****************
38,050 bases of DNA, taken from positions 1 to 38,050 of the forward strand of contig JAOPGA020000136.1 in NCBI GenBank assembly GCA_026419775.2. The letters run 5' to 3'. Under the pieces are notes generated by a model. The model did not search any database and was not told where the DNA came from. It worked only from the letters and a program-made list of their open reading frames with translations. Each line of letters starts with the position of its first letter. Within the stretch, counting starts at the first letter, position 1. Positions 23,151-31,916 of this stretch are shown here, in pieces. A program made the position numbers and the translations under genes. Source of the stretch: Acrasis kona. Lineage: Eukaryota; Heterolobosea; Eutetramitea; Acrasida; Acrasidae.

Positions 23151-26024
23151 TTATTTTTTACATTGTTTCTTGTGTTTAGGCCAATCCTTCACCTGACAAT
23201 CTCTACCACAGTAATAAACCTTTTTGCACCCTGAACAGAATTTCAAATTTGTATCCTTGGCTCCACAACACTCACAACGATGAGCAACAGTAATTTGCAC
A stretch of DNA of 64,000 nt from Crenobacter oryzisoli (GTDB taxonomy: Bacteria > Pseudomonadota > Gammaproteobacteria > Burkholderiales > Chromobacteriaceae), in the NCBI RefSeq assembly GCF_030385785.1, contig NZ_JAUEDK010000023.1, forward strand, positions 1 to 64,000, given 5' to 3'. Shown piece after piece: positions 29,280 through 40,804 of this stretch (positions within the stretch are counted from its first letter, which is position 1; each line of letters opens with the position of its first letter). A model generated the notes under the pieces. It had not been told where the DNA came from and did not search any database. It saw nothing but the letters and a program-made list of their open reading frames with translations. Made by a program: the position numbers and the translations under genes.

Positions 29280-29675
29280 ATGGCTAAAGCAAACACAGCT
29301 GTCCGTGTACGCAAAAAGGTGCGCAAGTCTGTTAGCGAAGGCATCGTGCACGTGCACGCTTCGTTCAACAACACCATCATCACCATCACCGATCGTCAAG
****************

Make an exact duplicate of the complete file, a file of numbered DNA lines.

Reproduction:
38,050 bases of DNA, taken from positions 1 to 38,050 of the forward strand of contig JAOPGA020000136.1 in NCBI GenBank assembly GCA_026419775.2. The letters run 5' to 3'. Under the pieces are notes generated by a model. The model did not search any database and was not told where the DNA came from. It worked only from the letters and a program-made list of their open reading frames with translations. Each line of letters starts with the position of its first letter. Within the stretch, counting starts at the first letter, position 1. Positions 23,151-31,916 of this stretch are shown here, in pieces. A program made the position numbers and the translations under genes. Source of the stretch: Acrasis kona. Lineage: Eukaryota; Heterolobosea; Eutetramitea; Acrasida; Acrasidae.

Positions 23151-26024
23151 TTATTTTTTACATTGTTTCTTGTGTTTAGGCCAATCCTTCACCTGACAAT
23201 CTCTACCACAGTAATAAACCTTTTTGCACCCTGAACAGAATTTCAAATTTGTATCCTTGGCTCCACAACACTCACAACGATGAGCAACAGTAATTTGCAC
A stretch of DNA of 64,000 nt from Crenobacter oryzisoli (GTDB taxonomy: Bacteria > Pseudomonadota > Gammaproteobacteria > Burkholderiales > Chromobacteriaceae), in the NCBI RefSeq assembly GCF_030385785.1, contig NZ_JAUEDK010000023.1, forward strand, positions 1 to 64,000, given 5' to 3'. Shown piece after piece: positions 29,280 through 40,804 of this stretch (positions within the stretch are counted from its first letter, which is position 1; each line of letters opens with the position of its first letter). A model generated the notes under the pieces. It had not been told where the DNA came from and did not search any database. It saw nothing but the letters and a program-made list of their open reading frames with translations. Made by a program: the position numbers and the translations under genes.

Positions 29280-29675
29280 ATGGCTAAAGCAAACACAGCT
29301 GTCCGTGTACGCAAAAAGGTGCGCAAGTCTGTTAGCGAAGGCATCGTGCACGTGCACGCTTCGTTCAACAACACCATCATCACCATCACCGATCGTCAAG